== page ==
Polymer Optics on the Rise
Polymers have recently become a more popular choice for consideration when designing optics, and have many advantages: weight, cost to produce, impact resistance and manufacturing time to name a few. However, they are not without inherent limitations, including poor chemical resistance and subjectivity to scratching and abrasion problems. In use, plastic optics are subject to regular cleaning which can damage an uncoated part and any subsequent coatings applied directly to the bare substrate. The use of solvents and standard household cleaners can quickly begin to effect the coating or optic and cause premature failures once the part is commissioned for use.
To increase the durability of these substrates, NACL has several options to mitigate these issues with our dip-applied hardcoating as well as our vacuum process. Whenever possible, we recommend the dip-applied hardcoating due to its overall durability being superior to that of the vacuum applied process. Sometimes the dip process does not lend itself suitable to the project or substrate due to sophisticated geometries or surface quality requirements. Additionally, the dip process requires thermal curing so if the part has temperature restrictions or is very thin and fragile then the VHC – 2000A is a better choice.
VHC – 2000A
NACL has several systems capable of applying the VHC – 2000A and each is set up to best accommodate the size and shape of the substrate. With our years of experience encompassing a wide range of plastics and polymer optics, we have created a library of formulations to ensure proper adhesion and optimal durability. The VHC – 2000A is a good base coating choice for any additional optical coatings applied to the polymer substrate, such as: anti-reflection coatings, ITO (indium-tin-oxide) coatings, beamsplitters, bandpass filters and many more.
People often ask if we can apply the hardcoating on top of the optical performance coating to make it more durable. The problem is that the optical coating is using multiple layers on dielectric materials with varrying indices of refraction. These layers are put on in exact thicknesses in a very specific order to manipulate light waves in accordance with the required specifications. Optical coatings need to be at the air interface (or matching substrate) to perform properly. Adding the hardcoating on top of the optical coating negates the effectiveness of the optical coating, rendering it useless.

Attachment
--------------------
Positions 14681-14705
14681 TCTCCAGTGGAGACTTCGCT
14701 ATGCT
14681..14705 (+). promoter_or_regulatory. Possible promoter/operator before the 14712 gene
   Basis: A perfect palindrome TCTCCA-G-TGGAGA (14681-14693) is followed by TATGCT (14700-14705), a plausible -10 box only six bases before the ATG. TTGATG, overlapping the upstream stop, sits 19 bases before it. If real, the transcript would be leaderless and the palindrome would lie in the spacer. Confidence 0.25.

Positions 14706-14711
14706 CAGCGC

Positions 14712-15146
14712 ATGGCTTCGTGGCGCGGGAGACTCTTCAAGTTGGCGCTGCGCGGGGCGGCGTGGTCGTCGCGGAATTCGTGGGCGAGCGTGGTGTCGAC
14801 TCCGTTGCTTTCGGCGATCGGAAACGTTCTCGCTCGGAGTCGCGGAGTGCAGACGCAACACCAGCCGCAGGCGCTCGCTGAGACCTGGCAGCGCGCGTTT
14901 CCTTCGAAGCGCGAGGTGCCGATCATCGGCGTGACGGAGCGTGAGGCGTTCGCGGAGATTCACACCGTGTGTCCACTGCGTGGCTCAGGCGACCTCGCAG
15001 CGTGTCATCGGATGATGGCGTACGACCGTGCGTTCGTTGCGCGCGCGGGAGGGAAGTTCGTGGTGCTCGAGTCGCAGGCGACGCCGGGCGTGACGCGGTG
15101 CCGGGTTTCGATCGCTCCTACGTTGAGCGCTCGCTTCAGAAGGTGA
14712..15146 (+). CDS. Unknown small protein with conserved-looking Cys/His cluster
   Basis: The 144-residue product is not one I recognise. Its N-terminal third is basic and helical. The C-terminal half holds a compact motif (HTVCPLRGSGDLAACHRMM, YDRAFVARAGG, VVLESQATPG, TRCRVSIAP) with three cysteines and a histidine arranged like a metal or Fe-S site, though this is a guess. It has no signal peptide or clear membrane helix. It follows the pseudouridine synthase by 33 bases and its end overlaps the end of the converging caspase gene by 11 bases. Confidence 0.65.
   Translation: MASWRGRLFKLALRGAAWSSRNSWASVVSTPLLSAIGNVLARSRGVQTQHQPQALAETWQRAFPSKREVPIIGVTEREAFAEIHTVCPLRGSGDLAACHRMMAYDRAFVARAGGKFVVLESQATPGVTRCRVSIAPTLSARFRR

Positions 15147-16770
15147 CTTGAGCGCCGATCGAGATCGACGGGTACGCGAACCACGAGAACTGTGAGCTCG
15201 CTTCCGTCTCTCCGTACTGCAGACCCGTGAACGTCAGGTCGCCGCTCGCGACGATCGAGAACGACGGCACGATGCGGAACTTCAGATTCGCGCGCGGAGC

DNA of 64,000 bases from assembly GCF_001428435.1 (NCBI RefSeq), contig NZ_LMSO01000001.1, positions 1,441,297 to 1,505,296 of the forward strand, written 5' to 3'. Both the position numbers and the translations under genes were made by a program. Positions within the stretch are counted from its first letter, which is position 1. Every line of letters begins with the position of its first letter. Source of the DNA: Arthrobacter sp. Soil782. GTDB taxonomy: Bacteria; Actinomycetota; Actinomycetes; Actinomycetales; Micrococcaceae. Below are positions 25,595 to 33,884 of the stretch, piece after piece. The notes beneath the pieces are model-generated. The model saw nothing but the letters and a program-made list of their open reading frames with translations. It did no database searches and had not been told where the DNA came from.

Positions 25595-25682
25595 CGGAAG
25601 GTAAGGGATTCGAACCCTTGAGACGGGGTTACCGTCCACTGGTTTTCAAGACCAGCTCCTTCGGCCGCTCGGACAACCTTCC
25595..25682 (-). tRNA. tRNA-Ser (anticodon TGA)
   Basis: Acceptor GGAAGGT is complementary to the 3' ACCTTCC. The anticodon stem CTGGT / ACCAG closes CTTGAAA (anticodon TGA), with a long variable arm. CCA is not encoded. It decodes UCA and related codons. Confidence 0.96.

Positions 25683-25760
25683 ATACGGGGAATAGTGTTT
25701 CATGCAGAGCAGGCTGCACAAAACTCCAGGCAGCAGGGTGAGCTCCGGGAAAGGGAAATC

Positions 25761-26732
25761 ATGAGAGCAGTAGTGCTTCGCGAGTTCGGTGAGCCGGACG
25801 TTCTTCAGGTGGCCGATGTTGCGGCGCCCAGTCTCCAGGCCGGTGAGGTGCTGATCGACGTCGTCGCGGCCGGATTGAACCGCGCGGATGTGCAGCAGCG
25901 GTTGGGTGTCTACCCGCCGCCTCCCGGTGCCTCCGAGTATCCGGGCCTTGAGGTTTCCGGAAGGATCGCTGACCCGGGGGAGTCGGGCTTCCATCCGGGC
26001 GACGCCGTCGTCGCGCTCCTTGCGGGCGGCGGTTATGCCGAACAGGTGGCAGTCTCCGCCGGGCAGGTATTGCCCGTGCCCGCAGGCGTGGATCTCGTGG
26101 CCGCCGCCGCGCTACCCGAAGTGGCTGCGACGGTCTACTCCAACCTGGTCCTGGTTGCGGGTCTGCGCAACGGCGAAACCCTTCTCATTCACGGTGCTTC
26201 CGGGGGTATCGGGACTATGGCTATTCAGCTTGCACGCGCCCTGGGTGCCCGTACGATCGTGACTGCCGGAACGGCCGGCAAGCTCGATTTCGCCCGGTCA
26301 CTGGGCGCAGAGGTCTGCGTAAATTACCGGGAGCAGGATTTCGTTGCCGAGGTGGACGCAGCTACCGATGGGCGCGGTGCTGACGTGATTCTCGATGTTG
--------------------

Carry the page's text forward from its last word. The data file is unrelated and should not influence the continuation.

The typical thought process suggests that the hardcoating underneath the optical coating will not be effective. A simple analogy to provide some clarity can be likened to putting an extremely thin sheet of glass on a pillow. If we imagine the glass sheet being the performance optical coating, the pillow being the polymer substrate and we then poke our finger into the center of the glass it will break through the “optical coating.” However, if we put a sheet of plywood (the hardcoating) underneath the glass and again attempt to poke through the glass, it will now withstand the force and remain unaffected.
In any case, when working with any plastic or polymer optics, we recommend considering one of the hardcoating options to enhance the performance of the part in its final form.
Individual data results vary by the polymer type, so if you are interested in additional details, please feel free to reach us via email at firstname.lastname@example.org or call 866-216-6225 for more information.